James Sullivan: A&M already has its figurehead - the 12th Man
Published: Wednesday, January 16, 2013
Updated: Wednesday, January 16, 2013 15:01
After just a single semester, public perception of A&M has been entirely redefined. Behind the efforts of Heisman Trophy winner Johnny Manziel, the Aggies fought their way to an 11-2 inaugural record in the Southeastern Conference, silencing critics and transforming A&M’s national image.
None of the above has any grounds for debate, discussion or dispute.
For the first time in well over a decade, the state of Texas belongs to the Aggies — top recruits are doing more than just returning first-year head coach Kevin Sumlin’s phone calls, they’re finding excuses to visit campus. On a nationwide scale, Texas A&M’s relevance has skyrocketed beyond any and all expectations.
All this hype is due to the gridiron results of one man: Johnny Manziel. The Aggie quarterback sensation impressed voters enough last fall to earn himself a spot in history as the first freshman awarded college football’s most prestigious individual decoration.
From an outside viewpoint, Manziel owns all the characteristics necessary to stand as the “symbol” of this university. The young signal-caller has a proven edge — he’s confident without showing arrogance and creative while sticking to a game plan. He even has the catchiest of nicknames: “Johnny Football.”
It’s an extremely rare, not to mention effective, combination.
The practice of establishing a program figurehead has emerged as extremely common in college football. When one envisions Alabama, junior quarterback A.J. McCarron might come to mind first; the same can be said of Notre Dame and senior linebacker Manti Te’o or Ohio State and sophomore quarterback Braxton Miller.
For Texas A&M, however, neither Johnny Manziel —nor anyone else for that matter — should be granted the glorified position as the icon of the University. Unlike other powerhouse programs such as Alabama, Notre Dame and Ohio State — in addition to multiple others — A&M is unique, particularly when it comes to its highly involved fan base and independent football culture.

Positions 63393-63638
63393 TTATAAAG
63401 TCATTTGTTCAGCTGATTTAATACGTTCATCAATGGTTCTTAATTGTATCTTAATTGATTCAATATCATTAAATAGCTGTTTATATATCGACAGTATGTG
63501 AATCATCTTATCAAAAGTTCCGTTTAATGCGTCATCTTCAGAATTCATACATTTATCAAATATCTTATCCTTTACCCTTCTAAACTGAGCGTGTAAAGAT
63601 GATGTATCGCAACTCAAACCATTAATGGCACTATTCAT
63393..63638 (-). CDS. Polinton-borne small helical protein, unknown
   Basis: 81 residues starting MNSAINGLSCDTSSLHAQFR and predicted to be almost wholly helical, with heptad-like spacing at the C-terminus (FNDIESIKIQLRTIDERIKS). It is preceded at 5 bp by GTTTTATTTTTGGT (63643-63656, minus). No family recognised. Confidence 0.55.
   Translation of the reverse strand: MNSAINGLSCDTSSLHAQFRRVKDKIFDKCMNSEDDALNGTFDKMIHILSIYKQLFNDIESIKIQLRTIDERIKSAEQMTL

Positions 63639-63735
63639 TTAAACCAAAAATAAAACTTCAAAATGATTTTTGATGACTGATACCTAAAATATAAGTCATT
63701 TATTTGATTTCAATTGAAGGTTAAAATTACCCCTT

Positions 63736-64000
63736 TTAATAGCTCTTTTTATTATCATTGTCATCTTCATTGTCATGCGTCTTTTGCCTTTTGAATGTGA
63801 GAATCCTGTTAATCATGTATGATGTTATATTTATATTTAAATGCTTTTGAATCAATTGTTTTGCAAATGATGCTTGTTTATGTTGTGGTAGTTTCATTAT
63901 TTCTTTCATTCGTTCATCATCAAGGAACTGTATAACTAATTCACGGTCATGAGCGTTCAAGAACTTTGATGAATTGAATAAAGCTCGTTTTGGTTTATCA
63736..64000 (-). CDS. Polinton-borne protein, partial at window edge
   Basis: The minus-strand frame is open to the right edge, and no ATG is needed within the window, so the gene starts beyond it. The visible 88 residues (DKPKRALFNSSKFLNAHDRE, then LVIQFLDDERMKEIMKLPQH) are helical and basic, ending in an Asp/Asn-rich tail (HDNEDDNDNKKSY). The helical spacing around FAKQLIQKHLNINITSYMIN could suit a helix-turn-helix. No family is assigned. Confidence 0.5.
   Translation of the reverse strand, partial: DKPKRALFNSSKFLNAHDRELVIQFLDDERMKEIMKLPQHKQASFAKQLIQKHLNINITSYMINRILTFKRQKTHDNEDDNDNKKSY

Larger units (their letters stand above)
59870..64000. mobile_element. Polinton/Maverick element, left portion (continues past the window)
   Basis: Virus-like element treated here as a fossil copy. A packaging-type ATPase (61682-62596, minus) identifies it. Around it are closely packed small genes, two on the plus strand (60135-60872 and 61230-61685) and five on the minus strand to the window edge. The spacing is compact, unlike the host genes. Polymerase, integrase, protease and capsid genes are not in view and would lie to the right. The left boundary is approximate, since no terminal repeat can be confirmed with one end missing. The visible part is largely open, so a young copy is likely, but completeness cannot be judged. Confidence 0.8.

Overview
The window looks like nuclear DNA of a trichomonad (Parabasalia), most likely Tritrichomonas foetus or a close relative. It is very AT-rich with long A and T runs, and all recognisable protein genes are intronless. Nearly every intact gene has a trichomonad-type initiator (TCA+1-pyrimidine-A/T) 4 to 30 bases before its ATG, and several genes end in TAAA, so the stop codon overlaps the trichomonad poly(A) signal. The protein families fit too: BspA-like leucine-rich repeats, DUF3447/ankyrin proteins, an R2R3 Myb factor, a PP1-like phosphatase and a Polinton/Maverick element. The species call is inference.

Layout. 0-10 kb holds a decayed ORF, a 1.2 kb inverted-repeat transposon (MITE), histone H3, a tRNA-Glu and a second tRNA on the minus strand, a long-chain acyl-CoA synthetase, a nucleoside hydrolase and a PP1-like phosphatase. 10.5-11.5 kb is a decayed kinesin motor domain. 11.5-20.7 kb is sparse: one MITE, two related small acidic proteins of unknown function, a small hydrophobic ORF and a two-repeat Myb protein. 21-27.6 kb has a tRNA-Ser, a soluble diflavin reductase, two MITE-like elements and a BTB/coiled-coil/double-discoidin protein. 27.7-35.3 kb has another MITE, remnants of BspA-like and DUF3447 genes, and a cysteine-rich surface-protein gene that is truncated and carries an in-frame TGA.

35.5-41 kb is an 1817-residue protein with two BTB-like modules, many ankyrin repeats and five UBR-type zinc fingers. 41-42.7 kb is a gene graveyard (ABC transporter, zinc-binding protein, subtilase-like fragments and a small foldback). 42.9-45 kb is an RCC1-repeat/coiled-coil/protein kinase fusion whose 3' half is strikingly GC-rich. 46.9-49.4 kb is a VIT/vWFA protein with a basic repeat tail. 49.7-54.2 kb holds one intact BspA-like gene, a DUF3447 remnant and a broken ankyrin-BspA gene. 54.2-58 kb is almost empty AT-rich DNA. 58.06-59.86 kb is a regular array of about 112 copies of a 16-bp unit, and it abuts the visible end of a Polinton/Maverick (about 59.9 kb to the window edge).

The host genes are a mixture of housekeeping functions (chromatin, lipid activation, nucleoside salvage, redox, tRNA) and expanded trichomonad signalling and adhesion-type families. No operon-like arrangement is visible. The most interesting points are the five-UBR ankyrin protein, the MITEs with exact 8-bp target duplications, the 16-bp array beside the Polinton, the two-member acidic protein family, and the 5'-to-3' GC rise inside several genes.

The basic ideals and core values that have stood for more than a century as the pillars of A&M’s foundation are highlighted by a single principle that consistently appears throughout the University’s history — unity.
The very essence of the 12th Man is grounded in the roots of the word. The student body at A&M even takes it one step further, boasting a distinctly unusual attribute in that they feel accountable for the actual success — or failure — of their team. Other home fields have no such sense of responsibility.
Granting a single individual such a high commendation as “figurehead” would not only serve to depreciate other Aggies’ value but would isolate Manziel from the very entity he plays for every Saturday.
During Manziel’s Heisman acceptance speech, the freshman phenom himself solidified the importance and presence of unity at A&M.
“I believe the 12th Man is one of the greatest traditions in all of college football,” Manziel said to the nation. “Forty thousand students standing not as fans, but as members of our team. To the 12th Man, Texas A&M, Kerrville and Aggies everywhere, this Heisman Trophy is for you.”
Launching the Manziel-figurehead monster is just purely un-A&M. Period.
The unwritten directives that have shaped the University since its inception oppose it. The entire idea steps outside the bounds that makes Texas A&M the proud institution it has evolved into over the past century plus.
Will Johnny Football continue to receive recognition, praise and all available support from the A&M faithful? Most certainly and without a doubt.
Should, however, the young star be placed upon a silver-lined pedestal solely because he can dominate a football field?
No, plain and simple.
As the Corps of Cadets says it, “Through unity, strength.”